Density of Water at Room Temperature

Density of Water at Room Temperature

This article provides information regarding density of water at different temperatures, including the density value at room temperature.
Water is undoubtedly the most abundantly found chemical substance on earth. It is the only compound that exists in all the three phases of matter, viz. gas, liquid, and solid. In contrast to other substances, solid water is less dense than liquid water, or in other words, ice is lighter than water.

Water Density at Room Temperature

In physics, the density of a substance refers to the mass (or weight) per unit volume. This aspect is useful to determine the buoyancy and purity of a material. Represented by the symbol ρ (rho), the SI unit of density is kilograms per cubic meter (kg/m3). Water density is classified under the category of intensive properties. This means that its density at a particular temperature remains the same, every time a measurement is made, irrespective of the sample size.

With respect to the definition, the density formula is represented as Density (ρ) = Mass (m)/Volume (V). At room temperature (i.e., 22° C), the density of water in kg/m3 is 997.77. In other words, at the same temperature, the density of water in g/ml (or g/cm3) is 0.99777. The logic is to divide the value of kg/m3 by 1000 to get pure water density in g/ml. However, it is to be noted that grams per milliliter (g/mL) and gram per cubic centimeter (g/cm3) are not SI units.

While discussing this topic in detail, water density is found to vary with respect to the level of salinity (or other impurities) and fluctuation of temperature. Of course, pressure does play a role in the subject of water denseness. However, as we are discussing the density of water measured in ground level for collected water samples, the pressure attribute is not considered in determining the density. In general, the density of a matter is higher in solid form, as compared to the density of the same matter in liquid form.

The density of water is both directly or indirectly proportional to temperature. To be more precise, water density is higher in colder temperatures, until a certain limit. It is found to be highest when the surrounding temperature is 4° C. When temperature is further cooled down to the freezing point, water solidifies and expands, resulting in low density. This is the reason why ice blocks (less dense than water) floats on the surface of the ocean water. As water freezes to its solid form of ice, the density is reduced to about 9 percent.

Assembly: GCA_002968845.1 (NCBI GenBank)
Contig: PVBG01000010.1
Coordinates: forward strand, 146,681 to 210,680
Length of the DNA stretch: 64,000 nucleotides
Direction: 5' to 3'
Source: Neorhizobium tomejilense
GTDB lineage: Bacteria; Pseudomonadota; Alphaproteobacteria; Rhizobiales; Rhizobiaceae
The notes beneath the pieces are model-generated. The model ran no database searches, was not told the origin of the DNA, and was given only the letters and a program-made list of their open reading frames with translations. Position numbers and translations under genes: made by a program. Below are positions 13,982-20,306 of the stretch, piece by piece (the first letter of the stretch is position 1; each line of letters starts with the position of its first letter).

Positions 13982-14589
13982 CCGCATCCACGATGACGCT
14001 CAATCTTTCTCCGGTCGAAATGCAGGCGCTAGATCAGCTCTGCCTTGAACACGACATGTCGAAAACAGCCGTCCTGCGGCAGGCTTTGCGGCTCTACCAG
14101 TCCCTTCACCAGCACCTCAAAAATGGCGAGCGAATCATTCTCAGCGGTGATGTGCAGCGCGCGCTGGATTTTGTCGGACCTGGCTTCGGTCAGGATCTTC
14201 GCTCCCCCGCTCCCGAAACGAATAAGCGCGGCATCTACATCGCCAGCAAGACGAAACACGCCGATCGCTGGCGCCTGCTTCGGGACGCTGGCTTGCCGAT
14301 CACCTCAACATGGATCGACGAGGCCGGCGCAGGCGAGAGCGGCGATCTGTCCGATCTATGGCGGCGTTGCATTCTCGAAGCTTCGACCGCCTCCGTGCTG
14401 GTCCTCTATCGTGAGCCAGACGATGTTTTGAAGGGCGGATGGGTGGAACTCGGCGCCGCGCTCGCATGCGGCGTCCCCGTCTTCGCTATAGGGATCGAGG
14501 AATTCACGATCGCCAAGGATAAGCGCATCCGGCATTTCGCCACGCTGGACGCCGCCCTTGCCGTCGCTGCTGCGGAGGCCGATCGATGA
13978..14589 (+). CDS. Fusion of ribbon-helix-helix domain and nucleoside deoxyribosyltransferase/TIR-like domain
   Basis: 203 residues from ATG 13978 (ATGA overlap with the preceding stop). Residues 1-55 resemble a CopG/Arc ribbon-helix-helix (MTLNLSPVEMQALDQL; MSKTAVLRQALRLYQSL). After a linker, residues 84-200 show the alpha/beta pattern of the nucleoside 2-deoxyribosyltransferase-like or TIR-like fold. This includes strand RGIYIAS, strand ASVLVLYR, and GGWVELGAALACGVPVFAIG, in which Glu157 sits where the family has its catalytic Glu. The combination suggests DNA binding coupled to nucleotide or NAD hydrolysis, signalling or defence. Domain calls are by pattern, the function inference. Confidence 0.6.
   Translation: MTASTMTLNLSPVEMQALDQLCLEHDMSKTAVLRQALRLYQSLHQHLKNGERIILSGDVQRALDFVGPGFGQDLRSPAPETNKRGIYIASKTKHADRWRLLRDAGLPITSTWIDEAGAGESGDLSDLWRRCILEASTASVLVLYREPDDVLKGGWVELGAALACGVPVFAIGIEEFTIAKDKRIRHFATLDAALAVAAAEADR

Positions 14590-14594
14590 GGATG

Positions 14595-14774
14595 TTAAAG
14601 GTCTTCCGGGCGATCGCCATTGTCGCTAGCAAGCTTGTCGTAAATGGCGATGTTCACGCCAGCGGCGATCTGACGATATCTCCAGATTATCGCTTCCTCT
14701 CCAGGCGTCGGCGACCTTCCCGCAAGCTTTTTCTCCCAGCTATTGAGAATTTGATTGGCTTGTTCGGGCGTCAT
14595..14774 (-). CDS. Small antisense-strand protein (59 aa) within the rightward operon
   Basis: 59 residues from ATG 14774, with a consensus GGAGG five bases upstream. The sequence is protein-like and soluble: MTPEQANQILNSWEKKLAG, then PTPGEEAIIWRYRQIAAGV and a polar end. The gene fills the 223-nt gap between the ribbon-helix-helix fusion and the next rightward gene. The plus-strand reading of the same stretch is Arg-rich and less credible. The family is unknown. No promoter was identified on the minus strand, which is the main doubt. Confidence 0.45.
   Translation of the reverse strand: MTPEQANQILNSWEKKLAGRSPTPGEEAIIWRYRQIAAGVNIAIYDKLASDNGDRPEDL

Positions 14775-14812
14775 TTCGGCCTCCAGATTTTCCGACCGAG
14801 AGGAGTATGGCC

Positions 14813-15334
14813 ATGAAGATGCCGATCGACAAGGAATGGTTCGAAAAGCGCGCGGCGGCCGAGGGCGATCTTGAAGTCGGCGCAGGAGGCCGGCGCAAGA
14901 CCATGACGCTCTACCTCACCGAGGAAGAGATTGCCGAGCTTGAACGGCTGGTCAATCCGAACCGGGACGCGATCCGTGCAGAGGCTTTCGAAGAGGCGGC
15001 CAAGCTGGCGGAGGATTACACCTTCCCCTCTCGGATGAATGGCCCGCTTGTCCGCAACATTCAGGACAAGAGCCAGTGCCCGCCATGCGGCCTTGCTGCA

Density of Water at Different Temperatures

As the environmental temperature drops down below the room temperature, the corresponding water density is higher than 997.77 kg m3. The actual value will differ based on how cold the temperature is at the time of measurement. A simple example that will help you clear your doubts is the variance in the density at different depths of the sea. As we go deeper, the water temperature gradually decreases. Consequently, water at the sea/ocean bottom is more dense, as compared to the one at surface. For your reference, the table for water density at varied temperatures is given below.

Density of Water
Temperature (° C)Density (kg/m3)

As with salinity, higher the level of salt concentration, the more will be the density of water, even at room temperature. In short, density of water is directly proportional to salinity. Thus, water with lower salt content will float over water with higher salt concentration. If you are interested in calculating the density of seawater at different temperatures, there are online tools that are developed for the same purpose. All you need is enter the temperature (both in Celsius and Fahrenheit) and salinity in PPM (parts per million) or mg/L in the suggested fields.

After finding the results, you can correlate the density of water at room temperature for different salinity levels. Likewise, check the water density of samples having same salinity and different temperatures. Direct measurement for density of seawater is done by maintaining the collected water samples in controlled environmental conditions.